This editorial appears in the June 13 print edition of Transport Topics. Click here to subscribe today.
In many ways, this should not be a surprise: After several years of scorching new-truck sales, the market is rapidly cooling.
Two research firms reported that new orders for Class 8 trucks were down about 30% year-over-year in May, continuing a recent trend. ACT Research reported that May’s orders were the second-lowest order volume since July 2012, while FTR said the past three months of order activity annualizes to 175,000 units compared with the past 12 months at 231,000 units.
As a result, Daimler Trucks North America and Volvo Trucks North America have announced another round of worker and production cutbacks.
“It’s by now very clear that the industry is managing through a period of excess inventory and reduced demand. And we’re seeing that softening particularly in the longhaul segment,” VTNA spokesman John Mies said.
Even Navistar International, as it reported its first quarterly profit since its fiscal third quarter of 2012, said it was not immune to the current environment.
In comments on the results, CEO Troy Clarke said the company had “to address what we and everyone else in the industry is seeing: much more difficult industry conditions than anyone anticipated.”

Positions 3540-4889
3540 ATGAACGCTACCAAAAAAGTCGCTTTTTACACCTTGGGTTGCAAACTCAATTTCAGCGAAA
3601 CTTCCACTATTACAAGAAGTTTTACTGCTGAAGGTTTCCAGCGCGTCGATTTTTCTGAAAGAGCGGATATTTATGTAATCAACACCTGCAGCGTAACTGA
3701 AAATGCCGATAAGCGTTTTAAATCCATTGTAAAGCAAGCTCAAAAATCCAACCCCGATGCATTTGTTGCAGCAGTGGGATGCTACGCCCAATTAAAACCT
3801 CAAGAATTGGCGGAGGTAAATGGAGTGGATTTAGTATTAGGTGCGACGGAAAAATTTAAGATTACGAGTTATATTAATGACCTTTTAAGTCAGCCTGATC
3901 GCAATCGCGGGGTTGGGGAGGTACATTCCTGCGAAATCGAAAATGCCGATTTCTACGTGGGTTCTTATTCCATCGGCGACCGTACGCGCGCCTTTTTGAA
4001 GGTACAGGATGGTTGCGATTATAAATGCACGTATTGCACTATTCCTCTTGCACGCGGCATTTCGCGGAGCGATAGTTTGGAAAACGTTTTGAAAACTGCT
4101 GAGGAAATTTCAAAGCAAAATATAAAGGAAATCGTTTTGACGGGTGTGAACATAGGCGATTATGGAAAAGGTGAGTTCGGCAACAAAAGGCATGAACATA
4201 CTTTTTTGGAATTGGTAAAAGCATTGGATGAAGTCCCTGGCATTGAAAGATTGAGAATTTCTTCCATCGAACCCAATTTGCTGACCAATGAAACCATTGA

Adding to those difficult conditions are fuel prices that continue to rise. And while there is no direct link between the two, the fuel-price increases do place an additional burden on the industry.
The U.S. retail diesel average climbed 2.5 cents to $2.407 last week, the Department of Energy reported. While still well below the year-ago price, it was the 15th increase in 16 weeks. The average price for regular gasoline has been rising at a similar clip in recent months, and crude oil rose above $50 a barrel for the first time since July last week on the New York Mercantile Exchange.
Although fuel surcharges built into contracts help cushion the blow from fuel-price spikes, they usually are adjusted on a weekly — or even monthly — basis. That means truckers often face losses as prices go up in between surcharge adjustments.
Likely, none of this requires a panic. Trucking is cyclical in nature and things still look pretty good right now, compared with other years earlier in the century.
However, along with a sluggish freight market and an uncertainty surrounding our choices for the next president of the United States, it may make for a bit rockier summer than many of us had sought. Here’s hoping things will be looking brighter come Labor Day.